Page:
Ottawa ON

At that time I printed a small run of an open edition using Speedball water based ink onto Stonehenge machine made rag paper.
This time around I have been experimenting on Awagami fine art bamboo rag and using Graphic Chemical water base relief printing ink (pigment is binded from food grade glycol).
I really like the open air time factor with the inks and that fact that they dry literally to touch within a few hours once they are absorbed by the paper surface. These are the same inks I have been using exclusively the past year in schools since they are easily washed up with warm water and liquid soap.
The blocks have been printed using my three hole punch registration system on my small press. I set a piece of book binding board over top of the paper on the inked block and this provides an nice even pressure to make good contact with the two surfaces. I haven't used damp paper and ink transfer has been fairly even. I am however adding a little extender to the second & third block inks to create a little transparency effect in the cloud shapes. (more visible in the second photo example)

Saturday, August 4, 2012

Show of small hand printed works

Look Closer: Small and miniature printmaking exhibition
Baggage Building Arts Center
Prince Arthurs Landing, Thunder Bay ON
Aug 1 - 31

I currently have a public showing of 30 studies that are on display until the end of the month in a section of a brand new arts center located in the newly developed Prince Arthurs Landing here in Thunder Bay.  
The exhibition is titled Look Closer. It was funded courtesy of an exhibition assitance grant from the Ontario Arts Council.

Here is an excerpt from my artist statement for this particular series:

With this series titled “Look Closer” I have put together a collection of works on paper originating from various above and below surface matrix that are hand-printed. These are select pieces from a collection that spans a period of over 20 years and that represent a cross section of various printmaking techniques I have explored to date. The uniqueness of this particular series is the size of the imagery. About half of these fall into a category known as miniature art. True miniature art by definition would not be bigger than what could fit into the palm of your hand. Some of the works exceed this but are still considered small in size.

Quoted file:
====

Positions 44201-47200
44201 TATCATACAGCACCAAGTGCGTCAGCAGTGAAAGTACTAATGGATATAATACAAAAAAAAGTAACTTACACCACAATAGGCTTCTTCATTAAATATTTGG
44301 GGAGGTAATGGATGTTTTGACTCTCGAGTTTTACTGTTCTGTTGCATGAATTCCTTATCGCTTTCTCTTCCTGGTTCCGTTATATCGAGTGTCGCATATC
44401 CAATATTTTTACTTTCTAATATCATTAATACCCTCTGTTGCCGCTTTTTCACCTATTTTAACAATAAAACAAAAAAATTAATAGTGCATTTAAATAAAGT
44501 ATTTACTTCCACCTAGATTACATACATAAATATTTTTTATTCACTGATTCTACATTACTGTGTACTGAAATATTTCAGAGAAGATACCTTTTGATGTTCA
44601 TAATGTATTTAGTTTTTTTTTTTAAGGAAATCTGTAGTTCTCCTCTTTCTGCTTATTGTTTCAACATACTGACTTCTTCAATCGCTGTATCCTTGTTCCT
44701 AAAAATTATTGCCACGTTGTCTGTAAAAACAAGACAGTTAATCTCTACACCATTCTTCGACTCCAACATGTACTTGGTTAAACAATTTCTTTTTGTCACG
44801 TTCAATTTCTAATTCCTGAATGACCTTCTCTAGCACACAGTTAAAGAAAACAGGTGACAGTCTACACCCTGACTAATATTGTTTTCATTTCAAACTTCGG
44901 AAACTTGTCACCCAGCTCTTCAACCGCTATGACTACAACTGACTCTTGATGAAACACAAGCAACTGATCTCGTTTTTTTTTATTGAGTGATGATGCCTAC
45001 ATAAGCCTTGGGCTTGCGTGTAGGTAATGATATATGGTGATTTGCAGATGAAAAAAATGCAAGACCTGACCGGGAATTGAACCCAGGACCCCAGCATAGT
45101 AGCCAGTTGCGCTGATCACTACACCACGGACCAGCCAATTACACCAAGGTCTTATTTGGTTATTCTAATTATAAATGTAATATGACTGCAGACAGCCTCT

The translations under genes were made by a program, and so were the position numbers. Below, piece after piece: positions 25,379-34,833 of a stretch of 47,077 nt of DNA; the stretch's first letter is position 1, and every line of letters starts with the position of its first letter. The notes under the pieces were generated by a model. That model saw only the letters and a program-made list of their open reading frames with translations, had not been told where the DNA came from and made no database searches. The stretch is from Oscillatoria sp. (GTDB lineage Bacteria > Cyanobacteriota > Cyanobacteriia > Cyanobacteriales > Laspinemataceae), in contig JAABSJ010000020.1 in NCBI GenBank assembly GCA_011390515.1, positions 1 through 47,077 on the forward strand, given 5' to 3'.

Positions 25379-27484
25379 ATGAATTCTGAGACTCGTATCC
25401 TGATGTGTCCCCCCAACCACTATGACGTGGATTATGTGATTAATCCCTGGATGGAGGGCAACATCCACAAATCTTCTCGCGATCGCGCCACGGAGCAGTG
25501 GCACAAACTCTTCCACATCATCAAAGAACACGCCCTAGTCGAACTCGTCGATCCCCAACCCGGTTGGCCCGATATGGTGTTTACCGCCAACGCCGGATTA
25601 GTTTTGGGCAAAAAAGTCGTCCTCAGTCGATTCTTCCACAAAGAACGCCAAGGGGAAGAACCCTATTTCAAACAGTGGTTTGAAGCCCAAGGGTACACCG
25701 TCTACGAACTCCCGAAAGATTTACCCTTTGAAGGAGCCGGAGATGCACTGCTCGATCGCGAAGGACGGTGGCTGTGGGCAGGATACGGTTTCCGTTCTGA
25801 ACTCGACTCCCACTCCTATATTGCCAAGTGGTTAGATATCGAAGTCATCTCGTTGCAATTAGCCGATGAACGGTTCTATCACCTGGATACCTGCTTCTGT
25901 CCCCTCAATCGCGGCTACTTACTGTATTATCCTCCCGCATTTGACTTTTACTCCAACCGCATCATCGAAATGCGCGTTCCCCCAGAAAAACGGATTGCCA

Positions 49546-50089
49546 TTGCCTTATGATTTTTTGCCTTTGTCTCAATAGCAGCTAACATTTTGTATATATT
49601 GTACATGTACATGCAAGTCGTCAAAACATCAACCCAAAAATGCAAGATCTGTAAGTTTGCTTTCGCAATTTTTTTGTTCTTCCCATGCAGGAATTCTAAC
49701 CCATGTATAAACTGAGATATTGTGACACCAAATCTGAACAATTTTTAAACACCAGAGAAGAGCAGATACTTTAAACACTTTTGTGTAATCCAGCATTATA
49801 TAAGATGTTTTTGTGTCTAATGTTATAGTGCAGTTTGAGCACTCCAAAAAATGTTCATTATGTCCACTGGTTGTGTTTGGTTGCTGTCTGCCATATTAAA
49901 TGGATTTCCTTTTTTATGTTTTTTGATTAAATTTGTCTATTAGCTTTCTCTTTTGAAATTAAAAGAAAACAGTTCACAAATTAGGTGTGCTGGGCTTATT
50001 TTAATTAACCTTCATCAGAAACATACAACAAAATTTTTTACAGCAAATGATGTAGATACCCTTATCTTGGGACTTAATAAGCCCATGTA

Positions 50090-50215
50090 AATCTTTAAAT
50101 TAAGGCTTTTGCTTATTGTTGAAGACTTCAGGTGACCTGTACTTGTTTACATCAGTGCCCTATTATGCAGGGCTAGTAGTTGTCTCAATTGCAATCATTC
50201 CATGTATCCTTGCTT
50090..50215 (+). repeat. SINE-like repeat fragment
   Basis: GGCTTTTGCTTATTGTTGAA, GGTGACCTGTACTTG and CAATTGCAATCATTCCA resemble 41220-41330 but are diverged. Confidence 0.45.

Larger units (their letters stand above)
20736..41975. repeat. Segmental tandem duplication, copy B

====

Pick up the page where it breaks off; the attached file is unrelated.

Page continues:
There are several reasons why I chose to create artwork of this scale.
First, it forces you the viewer to get close and personal with each work. It is my hope you develop an intimate relationship with the image. There is a saying that less is more. I think such is the case with this series. They are not so small that the image is unrecognizable but still requires a close proximity to really see details.
Working with imagery on this scale forced me to refine the techniques being used and determine how to work a surface to allow particular small details to become evident, as for example wood engraving. If these were in a larger format then I wouldn’t have had as much of a challenge since details would be more prominently displayed and easier to view.
Finally I made good use of odds and end pieces of plates, blocks and screen stencil areas that might otherwise have been tossed in the bin.

I have a video tour of the works uploaded to my YouTube page
click this link if you would like to see all of the works featured as recorded on video:

Here are some more photos taken on-site:

Baggage Building Arts Center
Prince Arthurs Landing
Marina Park, Thunder Bay Ontario

Cascading water feature and second entrance to the gallery/gift shop on the upper left.
This is an older Canadian National/Canadian Pacific Railways baggage building
that found a second life as a seasonal art gallery from the 1970s through to 2007.
The structure was designated historically relevant and was renovated from 2008 - 2102 
and had an addition added onto the side of the building extending out towards the lake.
The structure has once again found use this time around as a community based arts space
complete with a gallery, gift shop and areas for artists to work and public workshops can take place.